Being too late to produce a timely piece of writing on either film and too lazy to do so even though it would be worthwhile, I’m just going to throw a bunch of ideas down now. At leave I have the flimsy justification that both directorial teams Jon Lucas & Scott Moore (Bad Moms) and Todd Phillips (War Dogs) worked on The Hangover. The prior being the writers for the original and the latter the director of the whole trilogy.
Bad Moms first. It’s good, it’s funny, it suffers from the Rocky 3 problem. The overuse of montage is insane, now it’s not as bad as that example because a comedy montage can still provide good comedy whereas an overlong montage in a narrative film really contributes nothing. It does sorta mess up the pace though. There’s like a period where three montages are held apart by fewer than a dozen scenes. It just feels a little wonky.
When the plot is kicking though it really shines, the brief synopsis is that a group of overworked mothers feel constrained by the weight of the societal expectation placed upon them and cut loose. It’s deliberately minor, coming from the writers of The Hangover the film borrows its looseness of incident. Drama arises from conflict around the local school district’s parent teacher association, however even that at times takes a backseat to other affairs: dating, parenthood. While the connections between these subplots are there the plot is more than happy to bounce back and forth carried by the talents of a cast who are clearly having a LOT of fun. They all perform admirably, although one wishes Jada Pinkett Smith had more to do, her character ends up feeling pretty underserved, like an afterthought.
It really is striking how much of a non-entity the men are in this film. Like, you could pretty handily excise them all and barely lose anything. Indeed spousal subplots are the weakest part of this film, and the terror of commitment we find present in The Hangover resides here too, which is a juxtaposition with the material. Ultimately it states, it is possible to balance a personal life while maintaining a parental role. This here is undermined by the fact that the film takes, for a film about ‘Moms’, remarkably little interest in motherhood. The leads all seemingly find themselves in a position (financially or otherwise) where they can stop caring for a while without any serious repercussions. And the solution to having it all… I don’t know, maybe find an additional six hours in the day between 9:45 and quarter to ten. The party hours.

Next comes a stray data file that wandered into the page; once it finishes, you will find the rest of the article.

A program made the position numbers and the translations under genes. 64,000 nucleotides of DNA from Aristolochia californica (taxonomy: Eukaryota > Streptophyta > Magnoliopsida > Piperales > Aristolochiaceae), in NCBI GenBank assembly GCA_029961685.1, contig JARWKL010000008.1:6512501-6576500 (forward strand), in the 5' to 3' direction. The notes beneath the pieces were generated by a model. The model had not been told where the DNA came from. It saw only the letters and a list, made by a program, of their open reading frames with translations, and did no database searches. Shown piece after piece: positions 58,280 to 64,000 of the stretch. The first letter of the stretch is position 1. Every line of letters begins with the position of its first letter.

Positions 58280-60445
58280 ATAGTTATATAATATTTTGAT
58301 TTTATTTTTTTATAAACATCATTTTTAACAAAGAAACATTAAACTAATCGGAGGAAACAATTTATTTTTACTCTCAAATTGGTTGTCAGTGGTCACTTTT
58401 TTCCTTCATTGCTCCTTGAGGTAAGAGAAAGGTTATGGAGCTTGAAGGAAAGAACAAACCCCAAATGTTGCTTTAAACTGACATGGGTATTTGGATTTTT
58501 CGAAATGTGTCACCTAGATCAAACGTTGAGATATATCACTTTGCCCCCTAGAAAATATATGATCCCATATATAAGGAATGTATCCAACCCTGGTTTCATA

Really, by refusing to interact with any of the societal structures that contribute to the disenfranchisement of mothers in modern society it really all feels pointless. And rich white feminism only works if you’re rich and white.
Fun flick, but a little unexamined. Shot by Jim Denault it looks far better than it has any right to.
Speaking of unexamined, let’s move on to War Dogs! The tale of how two young arms (by which we mean military supply) dealers land one of the biggest provisions contracts of the modern age. It ends up feeling like a cross between The Wolf of Wall Street and The Big Short, but somehow misses the vast gulf in perspective between the two. Wolf examines the flaws in a system through the excesses of its villains. The Big Short goes through the opposite route, allowing us to revel in the success of the closest things the financial crisis had to heroes. War Dogs plays these two opposites simultaneously. Both heroes and villains, whatever the film wants us to feel about these guys, it ends up leaving us confused.
Which is a shame, because Miles Teller and Jonah Hill put in a couple of great performances finding real nuance is a script that gives them little in the way of motivation. David Packouz, Teller’s character, is starting a family which, while is a little thin, gives us insight into his character. Hill’s Efraim Diveroli remains a mystery to us, I guess the film doesn’t owe us an explanation. However the other films I mention find a way to tie the action of the plot into the larger systemic problems in the worlds the characters move through. It tries, but ultimately doesn’t present a compelling argument as to why the actions presented are endemic of the problems of the military industrial complex.
It’s too nice I think. It’s really fun, it zips along. The action is well executed and the story admirably told but it ultimately can’t escape the emptiness at its core. Also I’m not too sure what Bradley Cooper’s going for here but it’s not working for him, not at all. It’s a shame, a topic primed for evisceration paired with a film that can’t quite do it. Oh well.
So there we go. Two fun, exciting, funny, movies that don’t quite manage to do what they want. You could do worse and, to be fair, they could have as well.